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The Camerawalls: Nostalgia & Pop Outings

The Philippine Star – June 13, 2008
by Ricardo Lo

Lord of the Flies
How many will suffer with your lies
Lord of the Flies
Everyone sees right through your disguise
A million watering eyes live to tell the tale
Of how ambition burned their sails
— from Lord Of The Flies

We are at Annabel’s Restaurant (Quezon City) and, over snacks of pan de sal with kesong puti and tsokolate, listening to the sampler of Pocket Guide To The Otherworld, the debut album of the new three-man band Camerawalls, set to be launched on July 3 at the Club Dredd in Eastwood City, Libis, Quezon City.

The one singing is Clementine “Clem” Castro, known to young music fans as the organizer of Orange & Lemons which disbanded last year after 10 years of making solid albums, and he sounds intriguingly like John Lennon. It’s not surprising because the Beatles happens to be, according to Clem, “one of our great influences” which also include Morrissey & The Smiths, Paul Weller & The Jam, XTC, The Stone Roses, The Cure, The Pale Fountains, and Echo & The Bunnymen.

I wonder why Orange & Lemons, one of the country’s most successful bands, split up after 10 good years of making beautiful music together, formed in 1999 by Clem who was the band’s guitarist and songwriter, whose music caught the fancy of foreign enthusiasts (from Japan, Germany, the USA and the UK)?

“Due to creative differences,” says Clem, an HRM (Hotel & Restaurant Management) graduate. He doesn’t elaborate.

The truth is that Clem’s ground-breaking and brooding work, Moonlane Gardens precipitated the break-up because “the bandmates, the management and the label couldn’t handle the sudden unpredictable change,” resulting in “a battle between creativity and commercialism.” Then, the falling-out. Ironically, Moonlane Gardens was named Album of the Year (2007) by the NU 107 Rock Awards.

“That was my vindication,” adds Clem.

Your face is a welcome interlude
Like a lift back into school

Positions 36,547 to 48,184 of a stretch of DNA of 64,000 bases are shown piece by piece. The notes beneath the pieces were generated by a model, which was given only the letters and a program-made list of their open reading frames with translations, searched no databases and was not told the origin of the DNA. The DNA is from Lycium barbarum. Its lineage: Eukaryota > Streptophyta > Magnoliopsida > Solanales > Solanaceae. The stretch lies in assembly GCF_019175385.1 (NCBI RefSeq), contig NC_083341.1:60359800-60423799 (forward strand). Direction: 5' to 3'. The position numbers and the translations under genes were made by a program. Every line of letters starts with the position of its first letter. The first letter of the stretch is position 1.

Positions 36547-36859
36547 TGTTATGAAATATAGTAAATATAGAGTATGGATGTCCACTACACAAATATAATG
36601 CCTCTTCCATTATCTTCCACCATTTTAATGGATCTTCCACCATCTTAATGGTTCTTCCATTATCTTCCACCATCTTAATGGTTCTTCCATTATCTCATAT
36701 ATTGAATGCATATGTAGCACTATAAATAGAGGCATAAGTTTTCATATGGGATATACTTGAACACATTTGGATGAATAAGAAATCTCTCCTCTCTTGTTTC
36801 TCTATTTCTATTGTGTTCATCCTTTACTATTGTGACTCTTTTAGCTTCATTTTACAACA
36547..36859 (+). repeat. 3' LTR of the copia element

It’s all hearts and flowers

Love’s umpire called time
You have taken root in my mind
Like a heavenly infection
Taking leave of my senses
— from Markers Of Beautiful Memories

Hardly losing time, Clem gathered his two friends to form Camerawalls in September last year, even before the formal announcement of the Orange & Lemons’ break-up could be made — Bryan “Ian” Sarabia (son of Vivian Sarabia, The Eyewear Specialist of the Stars) as drummer and Lawrence “Law” Santiago, originally with Orange & Lemons, who left the group in 2003 and worked as an MTV cameraman.

“So I lured him back to where he should be,” says Clem. “Law is one of the finest bassists around. I met Ian four years ago during my Orange & Lemons days.”

“I was then managing Amoeba (a music bar in Eastwood City),” volunteers Ian whose main job is director of finance of the century-old family-owned Vivian Sarabia Optical. “I would audition bands every now and then. I play drums as a hobby.”

If they are songwriters and not camera bugs, why call their group Camerawalls?

“Well,” explains Clem, “originally, the name was supposed to be an anagram of our first names — Clem, Ian and Law. Cinemawall, initially. But when I texted the name to them, I misspelled it; I typed Camerawalls. They liked it. It sounds better, so…”

Like Clem’s former band, Camerawalls specializes in indie, pop and rock, a different band that sounds familiar. Well and good.

Hundreds of years ago when emperors rule
The most beautiful girl was torn apart
An honour to her family but death to her heart
A mistress she will be, the emperor’s concubine.
— from The Emperor, The Concubine & The Commoner

With Orange & Lemons, Clem and Mcoy Fundales were both vocalists, forming a duo like that of Lennon and Mcartney, with Mcoy getting the singles, leaving Clem as the “unknown” (better?) half. If Lennon and MacCartney would part ways due to “creative” and other “differences,” it could happen to other tandems, couldn’t it? The remaining Orange & Lemons guys have formed their own new band called Kenyo. With Camerawalls, Clem and Ian are the new “Lennon and MacCartney.”

Clem and Ian collaborated on two of the three songs quoted above, Lord and Markers. The album carries seven other songs: Ignore My Weakness, Don’t Ignore Me (by Clem), Solitary North Star (Clem), Lizards Hiding Under Rocks (Clem and Ian), Changing Horses Midstream (Clem and Ian), Clinically Dead For 16 Hours (Clem), I Love You, Natalie (Clem), and Canto de Maria Clara (Dr. Jose Rizal and Clem), the only Spanish item on the album.

Pocket Guide To The Otherworld sounds good between bites of pan de sal with kesong puti. It’s not the kind of noisy music most bands today are notorious for. It’s easy-listening pleasure. Grab a copy once it is released. You will enjoy it.

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